The Paleolithic Diet, also known as “Paleo” or the “Caveman Diet,” is an eating pattern that focuses on whole and natural foods. It is based on the dietary habits of hunter-gatherers from the caveman era. Processed foods are eliminated, including grains, dairy and legumes. The primary focus is fruits, vegetables, nuts, seeds, eggs, fish and meat. There is no counting involved. The results come from the elimination of common foods such as processed foods, sugar, dairy and grains, which are contributors to weight gain.

The Skinny: A paleo diet can assist in weight loss by eliminating added sugar and highly processed foods, eating a diet rich in protein but lower in carbs, and reducing calorie intake by converting to natural foods.


The Ketogenic Diet, also known as “keto,” is another weight loss tool that greatly restricts carb intake. Unlike Atkins and South Beach, the keto diet does not increase carbs over time. Instead, it keeps them restricted to approximately 30-50 grams per day. This keeps the body in a state of ketosis, which means that the body burns ketones instead of sugar to provide energy.

The Skinny: While the ketogenic diet may help users lose weight, it is a regimen that is hard to stick with for the long run. Some critics also express concern over the inclusion of high-fat and highly processed meats, which carry their own health risks.


The Grapefruit Diet is based on the premise that grapefruits contain fat-burning enzymes that help the body shed excess weight. This is a short-term solution lasting two to three weeks that includes eating grapefruit or drinking grapefruit juice at every meal. While there are a few variations of this diet, they all recommend low calories and carbohydrates and increased protein.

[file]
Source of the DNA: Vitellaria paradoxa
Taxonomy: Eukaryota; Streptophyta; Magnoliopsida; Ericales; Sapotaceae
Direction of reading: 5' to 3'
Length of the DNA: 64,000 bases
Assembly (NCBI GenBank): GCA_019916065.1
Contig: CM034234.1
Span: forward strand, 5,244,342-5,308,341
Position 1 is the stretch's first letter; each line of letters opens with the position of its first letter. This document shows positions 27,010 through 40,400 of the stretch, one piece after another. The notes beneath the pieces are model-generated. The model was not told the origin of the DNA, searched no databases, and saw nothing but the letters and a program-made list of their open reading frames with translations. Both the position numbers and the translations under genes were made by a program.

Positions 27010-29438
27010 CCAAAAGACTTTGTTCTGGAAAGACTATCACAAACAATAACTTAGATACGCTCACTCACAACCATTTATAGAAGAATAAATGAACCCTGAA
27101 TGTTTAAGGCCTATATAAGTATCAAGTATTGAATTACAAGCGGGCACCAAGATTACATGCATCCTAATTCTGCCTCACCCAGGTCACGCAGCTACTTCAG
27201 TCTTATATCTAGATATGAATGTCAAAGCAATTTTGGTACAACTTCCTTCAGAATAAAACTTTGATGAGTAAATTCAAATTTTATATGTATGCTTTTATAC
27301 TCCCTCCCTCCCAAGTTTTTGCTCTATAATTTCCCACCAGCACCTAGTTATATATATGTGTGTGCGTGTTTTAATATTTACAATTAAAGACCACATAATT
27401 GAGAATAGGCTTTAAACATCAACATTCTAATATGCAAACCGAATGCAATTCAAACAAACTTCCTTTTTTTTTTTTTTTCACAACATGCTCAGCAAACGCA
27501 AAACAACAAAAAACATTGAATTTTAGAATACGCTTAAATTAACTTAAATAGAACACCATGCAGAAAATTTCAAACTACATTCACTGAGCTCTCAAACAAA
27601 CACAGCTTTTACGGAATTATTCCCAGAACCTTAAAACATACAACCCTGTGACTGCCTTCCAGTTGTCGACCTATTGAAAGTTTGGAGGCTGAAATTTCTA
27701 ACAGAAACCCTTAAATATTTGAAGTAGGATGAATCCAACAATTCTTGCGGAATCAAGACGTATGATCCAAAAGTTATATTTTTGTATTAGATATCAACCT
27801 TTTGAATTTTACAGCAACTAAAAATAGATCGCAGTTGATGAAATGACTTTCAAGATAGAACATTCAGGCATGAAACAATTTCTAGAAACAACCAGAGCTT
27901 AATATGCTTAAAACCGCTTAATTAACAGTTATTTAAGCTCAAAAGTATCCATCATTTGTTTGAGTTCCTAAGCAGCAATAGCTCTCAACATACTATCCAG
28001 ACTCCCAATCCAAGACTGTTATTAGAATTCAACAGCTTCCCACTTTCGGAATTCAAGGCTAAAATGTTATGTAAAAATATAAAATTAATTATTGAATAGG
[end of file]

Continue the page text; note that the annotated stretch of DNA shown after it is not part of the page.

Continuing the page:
The Skinny: While users claim they can lose as much as ten pounds in twelve days, there is no research to confirm the benefits of this diet. Rapid weight loss in a short period of time can be unsafe as well as unsustainable.


The Mediterranean Diet is a lifestyle nutrition option that focuses on heart-healthy foods. Eating Mediterranean style means including heart healthy fats such as olive oil and omega-3 fatty acids from fish. The Mediterranean plate is primarily composed of vegetables and fruits, complemented by whole grains, seafood, nuts, legumes and heart-healthy fats. The Mediterranean Diet also sees benefit in small amounts of red wine.

The Skinny: The Mediterranean Diet is a long-term well-rounded approach to nutrition. Two of the world’s five “Blue Zones” are located in Mediterranean cities where this diet is a common part of the culture. Blue Zones are areas with lower incidence of disease and a longer average lifespan. The Mediterranean Diet is not only beneficial for weight loss but also reduces risk for heart disease and type 2 diabetes, two common diseases in the United States.

Maintaining a healthy weight provides a multitude of health benefits over the long run. Nutrition combined with exercise are the key ingredients in sustainable weight loss. There are many fad diets that may provide a jump start to the weight loss journey but without a long-term sustainable eating habit, the weight will return. The best bet for lifetime success is to find a way to structure and plan your meals that you will be able to do for a period of years. While all of these diets may have weight loss benefits, talk to your provider or dietitian about what is right for you based on your goals and health history.